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Softener Head image

I have a Culligan water softener in my water treatment shed. It's been determined that our water is not being softened. My research of this problem suggests various steps for resolution, which I've performed (mostly) and somewhat out of order, which in this case, I believe is insignificant. My research also included checking this site for related terms.

The timer system works properly and performs timed recharges. This is confirmed by setting the clock to a normal hour and observing the discharge hose. It also performs properly with a manual recharge.

The salt tank had a salt dome. Clearing it with a stick didn't help.

The resin bed was 25-30 years old. Replacing it didn't help. It really needed to be replaced, though, as the iron in our water turned the beads almost black. Not too expensive, not too difficult.

The salt tank needed to be cleaned. I don't think this was ever done by the previous homeowner and not by me in almost 30 years! Six or more inches of salt mud in the bottom, well above the baffle level in the bottom. I believe this is a serious factor in the current failure.

After all the above steps, the mechanism filled the salt tank with water and appeared to perform a regeneration cycle, but the water remains hard. Over the past weeks, no salt has been consumed.

This implies that water is getting to the tank, but is not being pulled into the resin bed to do the work.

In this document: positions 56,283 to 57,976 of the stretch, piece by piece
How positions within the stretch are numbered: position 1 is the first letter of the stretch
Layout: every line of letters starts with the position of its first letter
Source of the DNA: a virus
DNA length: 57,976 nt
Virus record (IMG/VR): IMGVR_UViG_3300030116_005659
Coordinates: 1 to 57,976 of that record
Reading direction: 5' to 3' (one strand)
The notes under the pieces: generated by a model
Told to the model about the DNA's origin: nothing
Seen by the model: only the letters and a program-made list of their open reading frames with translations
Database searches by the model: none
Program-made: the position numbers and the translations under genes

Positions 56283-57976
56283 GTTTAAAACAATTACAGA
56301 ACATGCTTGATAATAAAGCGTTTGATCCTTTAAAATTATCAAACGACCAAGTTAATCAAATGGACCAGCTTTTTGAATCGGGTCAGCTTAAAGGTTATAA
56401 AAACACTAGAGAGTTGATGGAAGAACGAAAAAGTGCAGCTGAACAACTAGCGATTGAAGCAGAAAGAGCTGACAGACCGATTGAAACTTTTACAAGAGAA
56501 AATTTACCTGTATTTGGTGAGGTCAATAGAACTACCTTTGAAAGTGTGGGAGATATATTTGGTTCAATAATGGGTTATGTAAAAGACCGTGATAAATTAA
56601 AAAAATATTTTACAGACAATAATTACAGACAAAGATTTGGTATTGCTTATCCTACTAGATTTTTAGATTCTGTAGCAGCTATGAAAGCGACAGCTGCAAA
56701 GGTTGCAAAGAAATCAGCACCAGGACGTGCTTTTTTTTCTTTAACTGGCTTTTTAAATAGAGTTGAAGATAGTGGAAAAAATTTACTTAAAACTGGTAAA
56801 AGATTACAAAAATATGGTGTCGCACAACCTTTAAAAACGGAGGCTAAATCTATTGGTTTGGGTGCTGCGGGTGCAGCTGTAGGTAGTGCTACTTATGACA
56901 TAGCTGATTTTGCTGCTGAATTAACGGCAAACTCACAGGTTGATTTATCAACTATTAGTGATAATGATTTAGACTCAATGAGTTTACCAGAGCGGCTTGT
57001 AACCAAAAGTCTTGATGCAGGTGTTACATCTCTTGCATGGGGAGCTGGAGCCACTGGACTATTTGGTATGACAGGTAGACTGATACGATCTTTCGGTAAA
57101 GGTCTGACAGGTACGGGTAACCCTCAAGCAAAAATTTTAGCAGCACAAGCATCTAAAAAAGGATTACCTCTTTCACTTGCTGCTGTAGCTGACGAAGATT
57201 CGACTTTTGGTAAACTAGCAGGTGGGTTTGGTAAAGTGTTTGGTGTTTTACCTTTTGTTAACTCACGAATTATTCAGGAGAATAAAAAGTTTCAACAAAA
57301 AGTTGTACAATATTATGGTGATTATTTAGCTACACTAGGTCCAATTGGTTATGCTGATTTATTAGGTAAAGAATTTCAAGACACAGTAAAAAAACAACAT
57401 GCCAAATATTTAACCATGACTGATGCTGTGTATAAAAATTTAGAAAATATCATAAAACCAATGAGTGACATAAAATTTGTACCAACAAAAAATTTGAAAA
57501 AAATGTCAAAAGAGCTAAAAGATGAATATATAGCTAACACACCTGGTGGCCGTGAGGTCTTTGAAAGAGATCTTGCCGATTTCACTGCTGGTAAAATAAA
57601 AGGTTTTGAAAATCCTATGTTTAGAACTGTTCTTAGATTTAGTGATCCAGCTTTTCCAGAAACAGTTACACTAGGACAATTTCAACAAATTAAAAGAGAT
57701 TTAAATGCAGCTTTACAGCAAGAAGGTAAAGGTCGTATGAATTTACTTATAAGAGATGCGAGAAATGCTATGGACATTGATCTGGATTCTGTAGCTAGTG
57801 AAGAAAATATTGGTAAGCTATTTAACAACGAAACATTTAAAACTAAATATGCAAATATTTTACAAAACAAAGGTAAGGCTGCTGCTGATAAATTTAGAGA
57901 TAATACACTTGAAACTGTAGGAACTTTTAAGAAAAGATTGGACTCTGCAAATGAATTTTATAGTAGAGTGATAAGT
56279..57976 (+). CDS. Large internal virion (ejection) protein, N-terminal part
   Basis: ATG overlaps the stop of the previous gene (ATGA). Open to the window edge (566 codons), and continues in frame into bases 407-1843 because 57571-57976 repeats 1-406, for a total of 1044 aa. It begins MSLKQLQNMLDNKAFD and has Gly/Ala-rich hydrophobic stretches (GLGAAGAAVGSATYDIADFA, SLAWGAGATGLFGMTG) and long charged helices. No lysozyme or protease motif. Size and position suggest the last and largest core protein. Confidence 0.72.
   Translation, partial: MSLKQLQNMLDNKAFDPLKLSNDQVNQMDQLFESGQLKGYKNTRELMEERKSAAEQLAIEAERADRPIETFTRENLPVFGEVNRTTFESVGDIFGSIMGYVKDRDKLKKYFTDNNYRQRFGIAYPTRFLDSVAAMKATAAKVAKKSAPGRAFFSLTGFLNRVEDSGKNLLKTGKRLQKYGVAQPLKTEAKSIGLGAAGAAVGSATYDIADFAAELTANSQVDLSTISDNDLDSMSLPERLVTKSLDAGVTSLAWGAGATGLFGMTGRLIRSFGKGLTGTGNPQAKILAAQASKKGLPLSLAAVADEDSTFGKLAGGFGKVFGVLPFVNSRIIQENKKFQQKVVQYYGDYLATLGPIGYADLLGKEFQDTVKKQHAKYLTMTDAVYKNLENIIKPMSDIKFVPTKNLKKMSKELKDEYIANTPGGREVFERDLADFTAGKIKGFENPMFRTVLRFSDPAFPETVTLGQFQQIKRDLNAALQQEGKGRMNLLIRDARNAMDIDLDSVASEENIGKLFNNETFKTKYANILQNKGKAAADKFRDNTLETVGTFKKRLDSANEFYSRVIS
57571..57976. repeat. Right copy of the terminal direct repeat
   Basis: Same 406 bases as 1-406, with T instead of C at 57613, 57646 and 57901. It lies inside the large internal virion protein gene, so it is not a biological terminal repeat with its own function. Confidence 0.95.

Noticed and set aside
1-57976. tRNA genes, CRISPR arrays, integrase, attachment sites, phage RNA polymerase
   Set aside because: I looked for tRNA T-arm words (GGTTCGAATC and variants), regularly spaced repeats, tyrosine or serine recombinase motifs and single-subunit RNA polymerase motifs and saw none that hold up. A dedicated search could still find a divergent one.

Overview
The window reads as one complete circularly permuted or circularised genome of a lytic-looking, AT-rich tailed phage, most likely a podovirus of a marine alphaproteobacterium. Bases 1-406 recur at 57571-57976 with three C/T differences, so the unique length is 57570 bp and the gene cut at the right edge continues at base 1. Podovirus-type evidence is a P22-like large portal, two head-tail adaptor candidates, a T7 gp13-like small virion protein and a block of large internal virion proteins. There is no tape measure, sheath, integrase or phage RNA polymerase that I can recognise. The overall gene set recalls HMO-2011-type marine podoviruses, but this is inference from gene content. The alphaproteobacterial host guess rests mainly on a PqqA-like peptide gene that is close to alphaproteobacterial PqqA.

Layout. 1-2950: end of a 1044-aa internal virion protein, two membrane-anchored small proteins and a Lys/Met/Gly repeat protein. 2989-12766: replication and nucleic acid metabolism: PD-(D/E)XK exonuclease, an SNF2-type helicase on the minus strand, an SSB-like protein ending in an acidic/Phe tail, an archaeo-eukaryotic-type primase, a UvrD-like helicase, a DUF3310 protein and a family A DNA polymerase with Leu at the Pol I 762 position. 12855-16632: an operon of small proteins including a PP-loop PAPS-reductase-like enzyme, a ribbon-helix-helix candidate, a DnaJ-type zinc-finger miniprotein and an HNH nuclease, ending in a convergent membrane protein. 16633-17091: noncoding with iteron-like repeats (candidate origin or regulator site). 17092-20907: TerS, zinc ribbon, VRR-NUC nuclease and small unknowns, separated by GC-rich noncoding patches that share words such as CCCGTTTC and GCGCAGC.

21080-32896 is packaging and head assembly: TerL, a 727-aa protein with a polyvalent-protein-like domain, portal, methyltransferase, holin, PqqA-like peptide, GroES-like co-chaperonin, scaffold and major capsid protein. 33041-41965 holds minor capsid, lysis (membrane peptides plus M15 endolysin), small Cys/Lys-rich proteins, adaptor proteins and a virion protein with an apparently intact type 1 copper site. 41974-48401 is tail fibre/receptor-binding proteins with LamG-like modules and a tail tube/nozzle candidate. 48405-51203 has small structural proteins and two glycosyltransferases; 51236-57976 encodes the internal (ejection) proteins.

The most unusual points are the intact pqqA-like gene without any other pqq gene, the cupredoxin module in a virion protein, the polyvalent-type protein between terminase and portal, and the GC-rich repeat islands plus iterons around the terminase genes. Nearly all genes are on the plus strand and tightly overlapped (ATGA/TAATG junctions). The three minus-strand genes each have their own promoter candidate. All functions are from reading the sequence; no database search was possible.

Considering that I had my own mud bath in the bottom of the salt tank, I suspect that some of the grunge has managed to plug up the works in the softener head.

My searches have come up empty for dismantling the softener head. I'm hopeful that it's practical for me to flip the plumbing into bypass, yank the head and tear it to pieces.

I'm equally hopeful that I'll find passages in the head that, when cleaned of the gunk, will place the unit back in operation.

Are there "sensitive" parts within the head of which I must exercise extreme caution?

Any hints on disassembly are appreciated.

  • Make sure you can find replacement parts first! I helped the owner of a property my wife managed years ago try to repair a different brand to find no parts were available ant the small plastic parts that actuated the regent had shattered so we had to replace the whole unit. – Ed Beal Jul 15 '18 at 21:40
  • That's a great suggestion. I probably would not have thought of that until it was too late. On the flip side, it's effectively useless now and can't get worse! – fred_dot_u Jul 15 '18 at 21:42
  • That's what we thought but the plastic was so brittle inside when we opened it up it started constantly flushing or in regeneration and the bypass did not work so we had to cut it out and bypass it with pipe then plumb in the new unit the next week. Just trying to share what could happen and be prepared to bypass hopefully it will have valves to bypass this one was all internal. – Ed Beal Jul 15 '18 at 21:56
  • Yepper! This one has an externally plumbed bypass. I learned one lesson with the project so far, don't re-use the O-rings on the push-in piping. Also, there were four where I thought would be two. What's another trip to the hardware store? – fred_dot_u Jul 15 '18 at 22:22

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